The first thing you need to know about Alvvays is that it's pronounced "always." (The typographical styling helps distinguish it from a certain feminine hygiene company, both in our minds and in our Google search browsers.)
The second thing you need to know: while the Toronto fuzz-pop outfit is fronted by Molly Rankin -- yes, of those Rankins -- there's a reason Alvvays isn't called the Molly Rankin Band. Or Project. Or Experience. Because she'll be the first one to tell you: it's not all about her.
Though she's the voice of one of this year's most talked-about bands -- thanks to its shimmering self-titled debut, out today via Royal Mountain Records in Canada -- Rankin is an uneasy frontwoman. It's a simple temptation to fixate on her and her musical pedigree; she's got a beguiling voice and she's a captivating presence.
But it's telling that her vocals aren't at the forefront of the record; instead, they are often another instrument, joining those wielded by Kerri Maclellan (keys/vocals), Alec O'Hanley (guitar, formerly of East Coast pop purveyors Two Hours Traffic), Brian Murphy (bass) and Phil MacIsaac (drums).
And, to her relief, people have stopped referring to Alvvays as Alvvays featuring Molly Rankin. "I feel like I've had to let so much of that stuff go," she says over the phone from Toronto. "It's over, but I had to move on before that whole thing disappeared."
Back in 2010, Rankin, 27, released a solo EP -- but being a girl-with-a-guitar coffeehouse act didn't interest her. Besides, the new songs she was writing begged for a band. "They were a little more poppy," she says. "I knew it'd be more of a band sound."
Alvvays had clear ideas about how that sound would manifest on record. "We knew we wanted it to sound washy. We wanted to record it to tape so it would have that layer of tape hiss. We wanted it to sound like an artifact. And we wanted to juxtapose dark lyrics with sugary pop structures."
And so, they hooked up with pop experimentalist Chad VanGaalen, who recorded the album at his Yoko Eno home studio in Calgary. "My brother was living in Calgary and was sending me his records," Rankin says. "I became a huge fan. He has a very dark but powerful voice. His production is ornate and mystical, which is what I was drawn to."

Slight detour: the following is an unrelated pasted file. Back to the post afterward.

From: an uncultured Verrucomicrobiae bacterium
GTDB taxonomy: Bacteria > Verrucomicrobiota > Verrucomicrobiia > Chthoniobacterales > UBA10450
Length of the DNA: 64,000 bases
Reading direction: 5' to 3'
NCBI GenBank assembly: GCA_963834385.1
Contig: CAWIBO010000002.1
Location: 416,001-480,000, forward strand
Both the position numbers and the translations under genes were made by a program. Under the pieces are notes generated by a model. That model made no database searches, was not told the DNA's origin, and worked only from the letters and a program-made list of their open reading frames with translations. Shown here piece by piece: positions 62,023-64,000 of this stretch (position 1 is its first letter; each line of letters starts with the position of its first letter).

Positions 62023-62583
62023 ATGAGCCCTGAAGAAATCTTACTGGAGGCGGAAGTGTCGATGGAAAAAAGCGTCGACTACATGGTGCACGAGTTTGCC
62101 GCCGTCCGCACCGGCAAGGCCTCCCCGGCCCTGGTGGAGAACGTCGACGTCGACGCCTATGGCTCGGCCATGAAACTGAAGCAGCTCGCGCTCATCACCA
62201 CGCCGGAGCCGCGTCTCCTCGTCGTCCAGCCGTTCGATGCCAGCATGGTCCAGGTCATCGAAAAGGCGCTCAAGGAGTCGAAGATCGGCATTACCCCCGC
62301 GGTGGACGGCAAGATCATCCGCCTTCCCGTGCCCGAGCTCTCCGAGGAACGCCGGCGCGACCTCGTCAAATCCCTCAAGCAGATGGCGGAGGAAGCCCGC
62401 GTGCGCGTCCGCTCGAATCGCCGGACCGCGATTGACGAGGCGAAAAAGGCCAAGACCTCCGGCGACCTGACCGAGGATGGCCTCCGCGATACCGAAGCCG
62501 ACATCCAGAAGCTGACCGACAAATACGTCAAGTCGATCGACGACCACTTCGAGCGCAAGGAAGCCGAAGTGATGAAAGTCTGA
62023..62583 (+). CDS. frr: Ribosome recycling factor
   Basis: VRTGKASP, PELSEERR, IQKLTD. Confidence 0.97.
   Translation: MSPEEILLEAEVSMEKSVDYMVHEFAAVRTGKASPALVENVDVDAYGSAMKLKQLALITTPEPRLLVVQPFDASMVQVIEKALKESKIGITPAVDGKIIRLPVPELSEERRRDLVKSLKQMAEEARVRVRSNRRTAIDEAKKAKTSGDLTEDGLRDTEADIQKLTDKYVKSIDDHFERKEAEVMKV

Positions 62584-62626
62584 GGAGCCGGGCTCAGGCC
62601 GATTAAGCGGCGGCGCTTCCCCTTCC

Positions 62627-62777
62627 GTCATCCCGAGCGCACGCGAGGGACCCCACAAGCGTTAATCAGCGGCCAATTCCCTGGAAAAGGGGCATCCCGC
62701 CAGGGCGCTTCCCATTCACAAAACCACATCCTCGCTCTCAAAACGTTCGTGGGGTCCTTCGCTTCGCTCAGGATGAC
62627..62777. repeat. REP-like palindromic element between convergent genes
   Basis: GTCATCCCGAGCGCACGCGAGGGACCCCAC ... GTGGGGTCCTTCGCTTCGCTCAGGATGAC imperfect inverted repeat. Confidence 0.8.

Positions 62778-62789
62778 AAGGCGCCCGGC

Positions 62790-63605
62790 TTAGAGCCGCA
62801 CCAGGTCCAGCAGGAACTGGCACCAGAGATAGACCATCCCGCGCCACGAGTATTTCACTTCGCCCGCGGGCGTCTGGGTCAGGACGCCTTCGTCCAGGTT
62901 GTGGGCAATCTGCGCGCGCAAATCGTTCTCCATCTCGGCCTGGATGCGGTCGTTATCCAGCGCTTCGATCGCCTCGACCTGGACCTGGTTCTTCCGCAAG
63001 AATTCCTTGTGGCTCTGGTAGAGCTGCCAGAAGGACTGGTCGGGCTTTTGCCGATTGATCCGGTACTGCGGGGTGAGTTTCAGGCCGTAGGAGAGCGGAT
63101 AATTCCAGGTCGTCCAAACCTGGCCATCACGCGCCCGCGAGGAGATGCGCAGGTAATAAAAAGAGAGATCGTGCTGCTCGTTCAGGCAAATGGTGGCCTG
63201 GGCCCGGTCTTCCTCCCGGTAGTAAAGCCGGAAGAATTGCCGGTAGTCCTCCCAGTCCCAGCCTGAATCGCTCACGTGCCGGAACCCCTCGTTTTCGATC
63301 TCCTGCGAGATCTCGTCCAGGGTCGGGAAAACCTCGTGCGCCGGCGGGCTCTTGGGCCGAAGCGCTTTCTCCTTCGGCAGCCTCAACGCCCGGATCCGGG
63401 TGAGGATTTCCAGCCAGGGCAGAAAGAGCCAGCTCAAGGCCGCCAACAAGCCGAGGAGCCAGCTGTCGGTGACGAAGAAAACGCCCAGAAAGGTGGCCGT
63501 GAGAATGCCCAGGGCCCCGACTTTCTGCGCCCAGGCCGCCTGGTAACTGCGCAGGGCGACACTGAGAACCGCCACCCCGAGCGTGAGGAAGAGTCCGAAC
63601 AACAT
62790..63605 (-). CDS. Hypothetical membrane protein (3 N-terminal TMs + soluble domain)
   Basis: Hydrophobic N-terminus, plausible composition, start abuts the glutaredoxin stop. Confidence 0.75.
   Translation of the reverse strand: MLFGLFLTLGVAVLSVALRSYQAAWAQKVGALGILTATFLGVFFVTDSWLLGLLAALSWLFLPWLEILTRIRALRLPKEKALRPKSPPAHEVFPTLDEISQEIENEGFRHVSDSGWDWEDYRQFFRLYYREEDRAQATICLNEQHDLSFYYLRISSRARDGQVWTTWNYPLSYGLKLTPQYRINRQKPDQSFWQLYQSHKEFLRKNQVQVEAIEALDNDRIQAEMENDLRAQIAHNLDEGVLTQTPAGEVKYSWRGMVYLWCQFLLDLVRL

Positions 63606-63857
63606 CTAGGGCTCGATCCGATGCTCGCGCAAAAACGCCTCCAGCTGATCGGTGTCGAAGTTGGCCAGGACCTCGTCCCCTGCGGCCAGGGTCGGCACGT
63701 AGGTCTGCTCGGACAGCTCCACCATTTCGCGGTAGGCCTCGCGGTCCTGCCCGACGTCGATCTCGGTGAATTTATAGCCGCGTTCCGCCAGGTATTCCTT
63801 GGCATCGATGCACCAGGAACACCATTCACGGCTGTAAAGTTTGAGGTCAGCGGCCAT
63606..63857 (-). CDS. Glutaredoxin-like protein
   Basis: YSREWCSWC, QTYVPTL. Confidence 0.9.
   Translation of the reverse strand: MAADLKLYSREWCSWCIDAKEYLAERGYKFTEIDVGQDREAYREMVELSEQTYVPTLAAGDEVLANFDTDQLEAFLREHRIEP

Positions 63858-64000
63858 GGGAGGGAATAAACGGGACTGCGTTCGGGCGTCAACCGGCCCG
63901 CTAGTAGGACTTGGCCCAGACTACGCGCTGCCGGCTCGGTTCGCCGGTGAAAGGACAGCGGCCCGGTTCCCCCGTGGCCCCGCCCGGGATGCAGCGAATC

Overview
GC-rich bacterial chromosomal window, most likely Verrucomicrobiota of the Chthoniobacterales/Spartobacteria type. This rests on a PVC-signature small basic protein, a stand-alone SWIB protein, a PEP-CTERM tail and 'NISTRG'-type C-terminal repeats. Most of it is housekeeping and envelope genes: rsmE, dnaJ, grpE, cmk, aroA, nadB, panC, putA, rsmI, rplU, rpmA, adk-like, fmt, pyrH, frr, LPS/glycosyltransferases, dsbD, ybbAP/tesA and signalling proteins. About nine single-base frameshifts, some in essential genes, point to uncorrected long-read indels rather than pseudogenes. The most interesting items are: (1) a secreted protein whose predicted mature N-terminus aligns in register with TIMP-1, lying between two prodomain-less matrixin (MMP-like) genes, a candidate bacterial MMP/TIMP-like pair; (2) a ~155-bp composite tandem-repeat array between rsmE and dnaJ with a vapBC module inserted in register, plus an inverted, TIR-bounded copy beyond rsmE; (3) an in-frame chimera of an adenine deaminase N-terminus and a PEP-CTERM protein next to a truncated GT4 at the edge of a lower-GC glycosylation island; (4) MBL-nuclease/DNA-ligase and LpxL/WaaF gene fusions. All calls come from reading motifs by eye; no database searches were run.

The album's beauty lies at its blurred edges. Awash in reverb, Rankin's voice is dreamy and detached, her gleaming pure-pop melodies floating over dissonant, sun-bleached, surf-rock guitars. The relentlessly hooky lead single Marry Me, Archie sounds like Bandwagonesque-era Teenage Fanclub; but while it's definitely nostalgic for the '90s, there's an anxious undercurrent of millennial angst.
In other words, it's not the kind of record one might expect from a nice, fiddle-playing Cape Breton girl.
"When you're a little person in Cape Breton, picking up the fiddle -- or really any Celtic tradition -- is encouraged. Nothing brings the grandparents more joy," Rankin says with a laugh.
Rankin was 10 when she picked up the fiddle, learning from her father, the late John Morris Rankin, who was killed in a car accident in 2000.
Rankin's tiny hometown of Mabou is insular, both geographically and musically. "The closest place to get a CD would be Walmart, and that was 40 minutes away. I remember getting Oasis albums at Walmart. Kerri used to steal records from her older siblings (Maclellan was Rankin's next-door neighbour) and we'd listen to them together and just be blown away. Like, 'Whoa, Alanis said the F-word!'"
Rankin says her family is supportive of her new musical path, even if it doesn't include the fiddle. "They're really sweet and they don't have to be," she says. "But I think they know more than anyone that life is super-short."
While Alvvays is having a major moment -- the record has already received thumbs-up from the likes of NPR, Pitchfork and Rolling Stone -- Rankin isn't ready to give up her serving job just yet.
"(A music career) just doesn't seem like a very safe thing to pursue," she says. "I have that approaching-30 anxiety of parental judgment and your peers evolving around you. I don't know if making music is a profession anymore. It's more of a labour of love or hobby that you have to support."
And, for right now, that's all right with her.